Ballscreens – Stay Rolls
When teams switch ballscreens the Jazz will look for “Stay Rolls” (Another concept from previous seasons) or roll behind the switch keeping the defender on the high side.
Ballscreens – Hunt Big
Typically set with Vanderbilt as the ballscreener, whoever the big is guarding becomes the ballscreener and either roll or pop depending on the player or situations.
Ballscreens – Step Ups
A way they get these ballscreen advantages organically is to set step up screens in early offense in the chaos creating defensive breakdowns.
They will also use these in “21” actions to create driving lanes and flowing into 5-Out.
Ballscreens – Empty
I mentioned the Empty Ballscrens earlier with the “3 Side Dive” concept but the Jazz love to run Empty Ballscreens.
These ballscreens in particular are difficult to defend since the roller is accounted for from the opposite corner, where teams don’t want to give up corner 3s so it puts extra stress on the defense. Where it get’s fun is the Jazz will also continue this action to a second side ballscreen to a step up and force the defense to continue to defend these actions.
Sets & Concepts
A way the Jazz free up shooters and advantages is to set flare screens at the top of the key especially with the bigs defender. Here Capela is guarding Vanderbilt again and has a tendency to sag so when the defender on Beasley goes under, he screens two players at once and opens up the 3 point shot.
Top Flare (Hand-Off Entry)
A set the Jazz run with this same concept is to go into a quick dribble hand off and then into a Flare screen. Why does the hand off matter? Players in the NBA tend to focus on the off-ball action and forget about their man – watch Zubac’s head her paying attention to the hand off and not helping on the Flare screen.
Spread Pop Elbow Flare
An ATO special here where the Jazz design Flare action is to pop the big around the Elbow and then set the Flare screen into a dribble hand off.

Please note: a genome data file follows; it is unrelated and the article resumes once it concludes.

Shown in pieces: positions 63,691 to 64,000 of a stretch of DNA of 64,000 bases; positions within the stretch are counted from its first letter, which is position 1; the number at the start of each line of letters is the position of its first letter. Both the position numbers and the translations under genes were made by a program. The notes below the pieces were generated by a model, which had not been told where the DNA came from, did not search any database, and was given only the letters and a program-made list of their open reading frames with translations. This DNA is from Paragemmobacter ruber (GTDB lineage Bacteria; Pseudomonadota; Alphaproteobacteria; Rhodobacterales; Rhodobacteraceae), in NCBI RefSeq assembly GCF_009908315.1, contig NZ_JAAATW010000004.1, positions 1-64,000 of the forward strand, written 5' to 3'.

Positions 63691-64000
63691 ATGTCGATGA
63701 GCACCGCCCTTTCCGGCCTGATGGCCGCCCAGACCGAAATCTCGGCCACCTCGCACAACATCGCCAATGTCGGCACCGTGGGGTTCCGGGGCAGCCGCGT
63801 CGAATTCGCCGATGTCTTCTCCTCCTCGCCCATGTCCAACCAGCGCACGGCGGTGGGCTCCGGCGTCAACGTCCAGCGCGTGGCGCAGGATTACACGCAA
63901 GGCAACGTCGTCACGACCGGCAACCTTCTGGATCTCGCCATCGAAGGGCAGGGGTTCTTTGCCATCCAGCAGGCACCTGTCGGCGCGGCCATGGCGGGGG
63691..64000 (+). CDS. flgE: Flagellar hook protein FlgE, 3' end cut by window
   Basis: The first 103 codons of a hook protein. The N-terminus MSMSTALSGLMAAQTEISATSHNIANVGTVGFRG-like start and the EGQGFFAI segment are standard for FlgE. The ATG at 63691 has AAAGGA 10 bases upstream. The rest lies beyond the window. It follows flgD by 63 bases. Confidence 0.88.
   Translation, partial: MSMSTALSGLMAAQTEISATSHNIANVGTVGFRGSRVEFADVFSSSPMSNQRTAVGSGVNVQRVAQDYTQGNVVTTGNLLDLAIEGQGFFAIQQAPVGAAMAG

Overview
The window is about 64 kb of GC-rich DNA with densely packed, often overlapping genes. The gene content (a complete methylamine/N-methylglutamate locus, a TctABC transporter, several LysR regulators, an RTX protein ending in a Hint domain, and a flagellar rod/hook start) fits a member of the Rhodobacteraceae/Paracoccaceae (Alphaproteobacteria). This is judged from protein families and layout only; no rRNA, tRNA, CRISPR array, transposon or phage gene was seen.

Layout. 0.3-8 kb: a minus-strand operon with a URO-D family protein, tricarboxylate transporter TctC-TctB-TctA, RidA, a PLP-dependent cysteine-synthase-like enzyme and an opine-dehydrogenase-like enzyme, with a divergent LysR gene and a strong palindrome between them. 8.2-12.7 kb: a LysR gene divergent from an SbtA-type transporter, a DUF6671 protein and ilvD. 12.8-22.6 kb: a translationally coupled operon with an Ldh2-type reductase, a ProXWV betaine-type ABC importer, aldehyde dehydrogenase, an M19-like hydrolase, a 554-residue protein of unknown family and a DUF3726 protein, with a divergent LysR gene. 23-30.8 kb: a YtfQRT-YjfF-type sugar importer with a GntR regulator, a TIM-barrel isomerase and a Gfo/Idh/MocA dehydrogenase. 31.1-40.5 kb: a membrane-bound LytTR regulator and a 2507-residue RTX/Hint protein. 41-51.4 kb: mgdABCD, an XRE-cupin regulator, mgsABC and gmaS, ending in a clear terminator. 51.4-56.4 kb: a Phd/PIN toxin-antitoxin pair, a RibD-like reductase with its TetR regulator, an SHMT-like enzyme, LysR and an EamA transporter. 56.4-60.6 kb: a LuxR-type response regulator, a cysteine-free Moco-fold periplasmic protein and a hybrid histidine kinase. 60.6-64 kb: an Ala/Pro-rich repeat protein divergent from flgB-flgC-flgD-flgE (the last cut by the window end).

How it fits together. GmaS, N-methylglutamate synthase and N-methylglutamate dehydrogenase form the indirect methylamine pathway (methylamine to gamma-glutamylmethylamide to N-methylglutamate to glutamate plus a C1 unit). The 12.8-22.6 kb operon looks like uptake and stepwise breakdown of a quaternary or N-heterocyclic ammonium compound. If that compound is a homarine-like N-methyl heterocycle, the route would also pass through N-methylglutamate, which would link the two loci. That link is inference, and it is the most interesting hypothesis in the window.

Fip action. Love it and have talked about this action a lot, a quick flip guard to guard forces tough defensive coverages and allows more room to attack.
Oh, and the Jazz also becomes an incredible offensive team when they start going to a flip action back into a another flip into a ballscreen in early offense. Just seems unfair to do this to the Lakers at this point.
Horns Out Elbow Split
Adding this set to the Jazz’s playbook this year allows guards to run split action into hand offs and keep action. It starts off with the player getting the pass screen and then open up at the elbow.
Then it goes into split cut action with spacing that allows for slips to the rim.
If the initial hand-off after is denied, this will then flow into another hand off and then ballscreen/5-Out action.
A great concept I initially saw from Fenerbahce where the player who screened away for the ballscreener then cuts through underneath without setting a screen on anyone. Watch here how Beasley screens for KO then cuts through the nail creating confusion and a downhill driving lane.
Conley gets a wide open 3 here in the midst of the chaos where even refs can miss illegal screens.
They have also used this action in their 5-Out flow offense, showing off more IQ and intelligence when playing random. Clarkson follows KO here and shallow cuts as the drive vs extra gap help allows the open 3.
Another example here where they run the “Ram Shallow” action empty.
Run to Corners
The Jazz currently has the 4th best transition offense, a vastly different change in pace and play after ranking 27th in transition offense last season. One specific thing the Jazz are focusing on and emphasizing running to the corners looking for transition corner 3s.
While not a new concept this takes advantage of longer closeouts and combining their 5-out spacing while everyone is trying to recover it allows for drives to the rim.
The Utah Jazz are also running “Flip” action in transition, which is even harder to defend since trailers in transition are usually open with the other team defending the paint first.
This also opens up chances to attack bigs or a mismatch in transition by having random players bring the ball up just like Vanderbilt here flipping to Beasley with Gobert on defense.
The Jazz don’t do anything too crazy in transition, we will see the normal 5-out actions just like Markannen here backing down a smaller defender – Barkleys.
A flip here in semi transition when the play is settled the cross match here allows Beasley to hit the 3.
This is the main area the Jazz will look for a post up with players like Gay & Olynyk getting a cross match and posting them up.
The main areas of attack for the Jazz are through the slots and the wings, with players being able to attack while the defense is getting settled in and typically not ready to help.
The Utah Jazz runs one of the better 5-Out offenses I have seen at the NBA level and have a perfect blend of spacing, IQ, decision-making, creating and connectors.
When you are watching the NBA this season and anything stands out to you or you want to see included in these breakdowns let me know and I will include them! Thank you again for all of your support and for sharing my work.